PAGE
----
"To see them up close in a real setting where we discuss and we grapple with these tough issues," he said. "We've seen the attack-dog politics, we're going to see some more, but I certainly think that the customary tradition of candidates debating, discussing and being accessible in real time, in a live setting, is the way to go from here on out."
Brown is hoping Whitman will go along with his debate idea. She has not yet responded to his challenge.
"We're going to give him a real challenge," said Whitman at a rally Wednesday. "And you know what? We're going to talk about the things that matter most to California: We're going to talk about creating and keeping great jobs in California."
Brown is citing his experience as a two-term California governor.
"It's not going to be done like a CEO slashes jobs and outsources them to foreign countries," said Brown. "This is the people's government -- the schools, the police, the health care."
Brown talked at the conference about where he would cut to balance the state budget.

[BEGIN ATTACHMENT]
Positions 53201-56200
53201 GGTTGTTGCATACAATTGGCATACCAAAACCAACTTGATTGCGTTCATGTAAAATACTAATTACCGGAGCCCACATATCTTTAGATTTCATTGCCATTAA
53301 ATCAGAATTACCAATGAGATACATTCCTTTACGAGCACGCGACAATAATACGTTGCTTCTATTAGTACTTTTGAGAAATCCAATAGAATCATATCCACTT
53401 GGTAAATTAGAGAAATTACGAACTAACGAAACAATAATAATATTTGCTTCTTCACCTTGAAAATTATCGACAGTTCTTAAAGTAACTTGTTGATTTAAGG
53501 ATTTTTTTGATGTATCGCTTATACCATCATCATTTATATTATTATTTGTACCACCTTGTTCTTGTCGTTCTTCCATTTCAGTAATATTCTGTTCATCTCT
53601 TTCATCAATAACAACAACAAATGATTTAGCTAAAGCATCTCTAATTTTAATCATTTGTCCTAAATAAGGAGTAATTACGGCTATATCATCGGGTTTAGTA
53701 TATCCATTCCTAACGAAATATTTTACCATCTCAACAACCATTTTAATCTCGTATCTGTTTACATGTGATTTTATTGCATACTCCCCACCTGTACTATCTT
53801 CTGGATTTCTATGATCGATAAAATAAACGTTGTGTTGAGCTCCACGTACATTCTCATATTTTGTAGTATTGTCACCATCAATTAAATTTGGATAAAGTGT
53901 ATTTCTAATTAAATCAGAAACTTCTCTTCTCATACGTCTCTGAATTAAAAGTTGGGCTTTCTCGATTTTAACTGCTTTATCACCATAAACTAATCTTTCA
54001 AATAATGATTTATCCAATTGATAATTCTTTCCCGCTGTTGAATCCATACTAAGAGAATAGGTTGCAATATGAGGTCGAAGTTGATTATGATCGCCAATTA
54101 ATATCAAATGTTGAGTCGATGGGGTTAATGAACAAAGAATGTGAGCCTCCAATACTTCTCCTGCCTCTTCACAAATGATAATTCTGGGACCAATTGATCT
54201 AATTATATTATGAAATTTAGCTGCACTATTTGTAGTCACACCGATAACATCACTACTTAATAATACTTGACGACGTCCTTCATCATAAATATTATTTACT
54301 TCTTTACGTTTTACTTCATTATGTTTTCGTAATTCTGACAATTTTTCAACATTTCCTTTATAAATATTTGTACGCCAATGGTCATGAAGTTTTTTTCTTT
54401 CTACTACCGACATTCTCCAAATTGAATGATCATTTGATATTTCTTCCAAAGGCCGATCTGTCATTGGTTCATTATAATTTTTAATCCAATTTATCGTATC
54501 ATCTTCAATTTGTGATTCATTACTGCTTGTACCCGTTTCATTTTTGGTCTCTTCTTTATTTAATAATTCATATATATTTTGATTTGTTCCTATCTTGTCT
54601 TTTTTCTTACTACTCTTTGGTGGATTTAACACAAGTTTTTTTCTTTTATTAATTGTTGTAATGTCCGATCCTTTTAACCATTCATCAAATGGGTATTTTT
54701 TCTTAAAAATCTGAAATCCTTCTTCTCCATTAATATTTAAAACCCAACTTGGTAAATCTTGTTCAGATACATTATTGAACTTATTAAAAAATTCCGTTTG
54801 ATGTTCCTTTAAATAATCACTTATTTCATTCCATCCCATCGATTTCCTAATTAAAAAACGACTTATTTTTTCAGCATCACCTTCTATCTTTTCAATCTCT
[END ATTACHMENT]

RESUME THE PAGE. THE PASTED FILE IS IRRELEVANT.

"Where would I start? I would start in the governor's office. I'd cut as much out of it as I could. I'd go to the legislators, start taking out the perks, the staff. We've got to reduce this thing in a very austere way."
Whitman was less specific, but pointed in her criticism at the rally.
"Elections cannot be bought, but candidates can. And Jerry Brown is bought and paid for by the union bosses," said Whitman.
Brown has had a career in politics. He easily won the Democratic nomination, beating out several little-known candidates. He was California's governor from 1975 to 1983, and he also served as secretary of state and the mayor of Oakland.
The former eBay CEO is a newcomer to the political arena, but she's now a step closer to becoming California's first female governor.
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